What is a Retirement Mortgage?
Retirement mortgages are a flexible way to borrow in retirement and generally have the option to use the sale of your home as a means of repaying the debt. There are many types available based on your individual circumstances and needs. You may already have an interest-only mortgage and you need to extend the term, or you may want to switch to paying off some of the capital on the loan over a longer period. Perhaps you need to boost your retirement income or help out a family member secure a property of their own? We can help with the best mortgage deals for retirement planning.
How does a retirement mortgage work?
Usually arranged on an interest-only basis a retirement mortgage is essentially a loan secured against a property that commences during retirement. The term could be for the lifetime of the homeowner or fixed (10 or 15 years for example). Repayments of the capital and /or the interest are made until the mortgage is repaid or the property sold.
Can you get a mortgage if you are retired or is there an upper age limit for getting a mortgage?
The later life lending market has many different types of mortgages into retirement specifically tailored to borrowers at or beyond retirement age. Most lenders have their own age limits, but this will always vary per lender. The good news is there are many lenders now offering mortgage products to those with a good deposit, a strong credit history and the means to pay off the loan – regardless of age. Mortgages for pensioners are definitely a viable option.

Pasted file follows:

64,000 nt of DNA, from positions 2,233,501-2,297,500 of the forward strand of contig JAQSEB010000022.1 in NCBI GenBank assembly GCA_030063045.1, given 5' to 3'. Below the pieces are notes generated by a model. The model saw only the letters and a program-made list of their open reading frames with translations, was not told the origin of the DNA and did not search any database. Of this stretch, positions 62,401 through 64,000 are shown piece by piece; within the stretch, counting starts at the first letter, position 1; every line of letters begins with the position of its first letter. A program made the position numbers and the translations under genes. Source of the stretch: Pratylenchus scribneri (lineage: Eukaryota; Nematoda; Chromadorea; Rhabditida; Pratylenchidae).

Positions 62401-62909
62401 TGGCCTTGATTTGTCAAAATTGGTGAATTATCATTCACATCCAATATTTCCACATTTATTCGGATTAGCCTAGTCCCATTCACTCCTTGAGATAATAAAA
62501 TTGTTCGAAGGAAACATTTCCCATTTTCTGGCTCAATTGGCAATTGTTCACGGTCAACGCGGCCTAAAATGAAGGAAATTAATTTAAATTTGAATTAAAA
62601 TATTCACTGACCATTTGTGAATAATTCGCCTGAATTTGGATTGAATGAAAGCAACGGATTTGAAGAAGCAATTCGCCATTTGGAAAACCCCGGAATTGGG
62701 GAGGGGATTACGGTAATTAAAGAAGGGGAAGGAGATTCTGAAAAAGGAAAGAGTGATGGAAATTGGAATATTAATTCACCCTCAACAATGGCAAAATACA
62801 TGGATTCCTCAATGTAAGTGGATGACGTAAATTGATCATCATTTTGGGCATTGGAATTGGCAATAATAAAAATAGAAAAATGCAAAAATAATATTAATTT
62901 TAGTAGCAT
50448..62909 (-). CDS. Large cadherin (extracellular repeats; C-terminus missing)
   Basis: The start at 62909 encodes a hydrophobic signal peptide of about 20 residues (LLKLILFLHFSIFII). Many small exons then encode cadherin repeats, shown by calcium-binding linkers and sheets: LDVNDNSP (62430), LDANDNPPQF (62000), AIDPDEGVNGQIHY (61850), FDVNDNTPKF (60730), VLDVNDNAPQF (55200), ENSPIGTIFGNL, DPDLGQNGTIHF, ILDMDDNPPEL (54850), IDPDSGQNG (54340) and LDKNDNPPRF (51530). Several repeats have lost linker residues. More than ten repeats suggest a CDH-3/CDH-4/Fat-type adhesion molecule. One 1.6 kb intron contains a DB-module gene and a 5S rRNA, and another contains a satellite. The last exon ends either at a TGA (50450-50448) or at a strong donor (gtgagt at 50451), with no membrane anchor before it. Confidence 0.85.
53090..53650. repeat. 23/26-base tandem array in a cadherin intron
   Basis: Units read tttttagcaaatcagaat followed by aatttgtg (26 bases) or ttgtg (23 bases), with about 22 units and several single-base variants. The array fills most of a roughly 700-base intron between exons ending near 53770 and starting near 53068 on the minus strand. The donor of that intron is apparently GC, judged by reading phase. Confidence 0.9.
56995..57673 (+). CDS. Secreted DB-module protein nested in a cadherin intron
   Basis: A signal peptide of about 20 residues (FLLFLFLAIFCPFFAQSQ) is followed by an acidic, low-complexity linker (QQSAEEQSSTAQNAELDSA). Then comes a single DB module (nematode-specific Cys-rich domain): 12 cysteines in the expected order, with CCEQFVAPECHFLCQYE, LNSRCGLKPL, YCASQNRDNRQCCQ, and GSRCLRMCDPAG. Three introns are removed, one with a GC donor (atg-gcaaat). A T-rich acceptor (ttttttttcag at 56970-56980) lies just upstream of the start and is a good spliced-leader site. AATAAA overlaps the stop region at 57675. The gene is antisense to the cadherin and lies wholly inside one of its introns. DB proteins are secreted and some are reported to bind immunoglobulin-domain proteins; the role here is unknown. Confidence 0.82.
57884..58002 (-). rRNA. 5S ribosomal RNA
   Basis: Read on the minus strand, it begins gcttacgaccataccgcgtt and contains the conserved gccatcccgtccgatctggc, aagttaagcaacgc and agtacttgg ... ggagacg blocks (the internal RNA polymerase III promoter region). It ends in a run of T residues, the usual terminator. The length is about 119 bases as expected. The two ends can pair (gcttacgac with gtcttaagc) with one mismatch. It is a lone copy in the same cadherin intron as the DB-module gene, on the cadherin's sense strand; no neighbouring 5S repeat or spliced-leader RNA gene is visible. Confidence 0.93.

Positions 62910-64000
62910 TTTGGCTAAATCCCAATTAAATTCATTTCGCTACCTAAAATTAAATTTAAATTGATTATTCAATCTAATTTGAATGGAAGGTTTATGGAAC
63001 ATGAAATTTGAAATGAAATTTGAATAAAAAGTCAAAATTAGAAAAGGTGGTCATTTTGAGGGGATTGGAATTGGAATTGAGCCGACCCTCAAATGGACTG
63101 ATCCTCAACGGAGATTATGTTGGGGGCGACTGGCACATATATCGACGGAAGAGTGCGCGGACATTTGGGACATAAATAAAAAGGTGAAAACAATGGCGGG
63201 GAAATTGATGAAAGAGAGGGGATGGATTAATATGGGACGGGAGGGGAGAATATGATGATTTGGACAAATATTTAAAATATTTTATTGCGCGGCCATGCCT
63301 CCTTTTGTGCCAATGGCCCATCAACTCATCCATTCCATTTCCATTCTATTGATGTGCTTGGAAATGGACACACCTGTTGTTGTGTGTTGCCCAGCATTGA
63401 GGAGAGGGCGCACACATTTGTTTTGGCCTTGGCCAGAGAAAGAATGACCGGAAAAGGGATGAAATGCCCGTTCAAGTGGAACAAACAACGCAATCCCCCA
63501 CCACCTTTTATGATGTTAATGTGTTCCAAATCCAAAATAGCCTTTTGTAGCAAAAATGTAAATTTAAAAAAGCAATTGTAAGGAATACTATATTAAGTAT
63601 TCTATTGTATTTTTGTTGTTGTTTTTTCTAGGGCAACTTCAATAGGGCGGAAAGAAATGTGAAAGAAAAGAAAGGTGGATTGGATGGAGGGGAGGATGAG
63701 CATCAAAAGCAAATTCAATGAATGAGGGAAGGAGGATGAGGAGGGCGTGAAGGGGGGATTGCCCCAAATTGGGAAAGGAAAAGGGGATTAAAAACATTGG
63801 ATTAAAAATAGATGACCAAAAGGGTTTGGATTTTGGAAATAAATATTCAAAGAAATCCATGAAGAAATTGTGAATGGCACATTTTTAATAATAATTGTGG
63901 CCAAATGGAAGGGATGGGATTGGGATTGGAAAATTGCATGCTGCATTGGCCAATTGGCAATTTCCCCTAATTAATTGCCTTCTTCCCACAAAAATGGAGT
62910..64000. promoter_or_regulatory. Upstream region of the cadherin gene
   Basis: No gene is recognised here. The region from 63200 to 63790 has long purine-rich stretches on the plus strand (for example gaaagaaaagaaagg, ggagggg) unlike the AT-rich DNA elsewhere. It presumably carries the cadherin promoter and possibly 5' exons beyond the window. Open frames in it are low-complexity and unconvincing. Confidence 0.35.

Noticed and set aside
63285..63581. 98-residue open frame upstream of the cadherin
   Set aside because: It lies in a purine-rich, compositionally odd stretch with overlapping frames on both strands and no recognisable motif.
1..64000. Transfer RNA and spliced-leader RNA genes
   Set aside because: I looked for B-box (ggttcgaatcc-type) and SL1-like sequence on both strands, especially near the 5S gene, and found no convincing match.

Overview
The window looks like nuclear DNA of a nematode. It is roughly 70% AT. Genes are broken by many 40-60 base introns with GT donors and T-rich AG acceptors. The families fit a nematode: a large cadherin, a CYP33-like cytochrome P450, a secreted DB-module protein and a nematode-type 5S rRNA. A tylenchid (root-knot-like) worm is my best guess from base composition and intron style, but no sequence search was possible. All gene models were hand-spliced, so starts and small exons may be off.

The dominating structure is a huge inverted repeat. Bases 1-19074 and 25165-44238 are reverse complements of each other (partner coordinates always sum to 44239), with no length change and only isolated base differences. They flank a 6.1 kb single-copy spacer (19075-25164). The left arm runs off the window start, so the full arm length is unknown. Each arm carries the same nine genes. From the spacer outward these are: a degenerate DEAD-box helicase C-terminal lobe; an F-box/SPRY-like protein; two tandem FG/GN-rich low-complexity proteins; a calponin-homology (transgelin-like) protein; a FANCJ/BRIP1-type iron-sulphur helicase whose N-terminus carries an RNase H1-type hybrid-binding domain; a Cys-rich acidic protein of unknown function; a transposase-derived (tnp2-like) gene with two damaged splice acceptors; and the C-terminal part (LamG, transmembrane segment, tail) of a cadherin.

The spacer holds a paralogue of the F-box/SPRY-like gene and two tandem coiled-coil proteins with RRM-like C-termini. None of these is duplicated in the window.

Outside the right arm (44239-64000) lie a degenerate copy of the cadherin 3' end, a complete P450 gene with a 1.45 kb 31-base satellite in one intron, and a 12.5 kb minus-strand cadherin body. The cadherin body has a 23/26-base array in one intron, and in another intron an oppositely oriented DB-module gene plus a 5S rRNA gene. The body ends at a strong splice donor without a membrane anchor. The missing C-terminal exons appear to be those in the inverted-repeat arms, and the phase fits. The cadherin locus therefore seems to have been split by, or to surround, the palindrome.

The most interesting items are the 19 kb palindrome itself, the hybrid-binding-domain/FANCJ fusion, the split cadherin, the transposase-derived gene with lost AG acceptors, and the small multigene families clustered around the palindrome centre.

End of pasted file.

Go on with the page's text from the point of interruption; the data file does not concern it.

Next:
What is a Retirement Interest-Only mortgage?
This type of plan is a loan secured against a property where your income will be assessed, as borrowers are required to pay the on-going interest payments. The loan however is ultimately repaid through the sale of the property.
What is a Retirement Repayment mortgage?
This type of plan is a loan secured against a property where your income will be assessed to ensure affordability. Borrowers are required to make monthly payments, which reduce the capital balance as well as paying the interest. The scheme is arranged over a fixed term.
Lifetime Mortgage or Retirement Interest-Only. The difference:
On a retirement interest-only mortgage, borrowers must still be able to afford the ongoing interest payments, but ultimately the loan can be repaid through the sale of the property. A lifetime mortgage on the other hand is a form of equity release where borrowers can opt for a plan where the interest is added onto the total loan amount, with no interest payments monthly. When the home is sold the money from the sale is used to pay off the loan.
Our team of expert retirement mortgage advisors have access to the whole market and can discuss, for free and with no obligation, the best options for you.